Editor's Note: Whether you're a tourist or an office worker in downtown Chicago, you can get sick of eating at chain restaurants all day. So we've started a series to get you the lowdown on where to find a great and affordable lunch.
Before we begin, let me start off by saying: HAPPY VALENTINE'S DAY, EVERYBODY! I hope you got your reservations arranged in time. And if you're single, don't fret. There's alway a site like Trek Passions for the Star Trek lover in all of us. So with today being Valentine's Day and all, honestly, what goes better with Cupid than a big pile of deep fried lobster?
Yes, my fellow cubicle jockeys, you read that title right. Deep fried lobster. Also, I really think I should start a series about restaurants around prisons. Because if Mickey's is "prison chicken," then Coco's Famous Deep Fried Lobster is, well, "prison lobster." (And just so you know, I'm not being totally rude; there really is a prison facility across the street.)
What does deep fried lobster ($11.25) look like? It looks sort of like popcorn chicken. The lobster came crusted in a crunchy—but not too thick—outer crust. The inside of each nugget contained an appropriate amount of lobster, and I felt like I was getting a fair deal for $11.25.
But is it good and, um, lobster-y? I have conflicting emotions on this part. It was definitely lobster, but its flavor was very light. The meat was insanely tender, and it pulled apart easily, so it definitely wasn't overcooked, which I imagine could easily have happened. When dipped into the cocktail sauce that comes on the side all I tasted was, well, cocktail sauce. But that's not a completely bad thing! Overall I liked it. Just don't go expecting truffles on the side.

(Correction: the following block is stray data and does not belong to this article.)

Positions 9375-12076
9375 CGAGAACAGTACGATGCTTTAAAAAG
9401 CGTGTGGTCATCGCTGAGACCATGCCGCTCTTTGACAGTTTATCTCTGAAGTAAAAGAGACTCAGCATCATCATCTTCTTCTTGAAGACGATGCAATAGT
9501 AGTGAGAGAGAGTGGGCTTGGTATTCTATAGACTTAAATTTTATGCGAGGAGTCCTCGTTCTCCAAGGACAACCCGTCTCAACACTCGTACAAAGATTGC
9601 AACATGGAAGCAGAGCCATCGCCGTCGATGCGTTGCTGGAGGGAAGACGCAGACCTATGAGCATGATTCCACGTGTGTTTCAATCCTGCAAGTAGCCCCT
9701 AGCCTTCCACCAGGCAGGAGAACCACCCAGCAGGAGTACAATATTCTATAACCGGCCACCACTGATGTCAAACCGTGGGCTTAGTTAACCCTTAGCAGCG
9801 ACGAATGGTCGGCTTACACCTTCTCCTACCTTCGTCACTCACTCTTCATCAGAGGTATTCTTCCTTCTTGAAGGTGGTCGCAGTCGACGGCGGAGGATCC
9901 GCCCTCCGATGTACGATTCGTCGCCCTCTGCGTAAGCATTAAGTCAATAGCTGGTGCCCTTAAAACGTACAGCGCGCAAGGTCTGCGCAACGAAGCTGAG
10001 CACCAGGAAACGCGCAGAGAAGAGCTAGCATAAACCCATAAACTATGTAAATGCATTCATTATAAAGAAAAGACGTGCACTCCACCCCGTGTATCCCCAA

The fried shrimp ($10.50) are a whole different story. They're huge—like two-bite huge—and come with the same crust as the lobster. This time, the shellfish flavor of the shrimp really busted through, and with the crunch of the crust, as well as the zingy cocktail sauce, I was hooked. If I had anything bad to say, it might be that the shrimp were fried a tad too long, but I enjoyed them so much that it was a nonissue. And the fries that come on the side? They're the battered type, but they were crispy, a bit greasy, and addictive. Definitely get the shrimp, and if you want the lobster too, they have a combination plate so you can try both—a pro-tip from yours truly.
The side dishes were also a surprise. The mac and cheese ($2.25) was definitely homemade and had a comforting feel to it. The sweet potatoes ($2.25) were delicious upon first bite, but then they got sweeter...and sweeter. This could have easily passed for dessert.
The collard greens ($2.25) were salty and soft, with a nice smoky backbone from cooking with ham hocks. I could roll with these any day.
If you're like me, you might be daydreaming about a future where you grow up to be famous, rich, and handsome, and you can afford to eat lobster every day. Until then, a plate of deep-fried lobster will do you just fine. And don't worry. We'll all be rich someday.
Coco's Deep Fried Lobster
426 S. Clark, Chicago IL (map)
About the author: After a failed attempt at starqting a chain of theme restaurants called "Smellen Keller," Dennis Lee traveled the world to discover his true passion. Sadly, midwifery didn't pan out. Now he works in a cubicle, and screws around as much as possible. Follow his shenanigans on Twitter.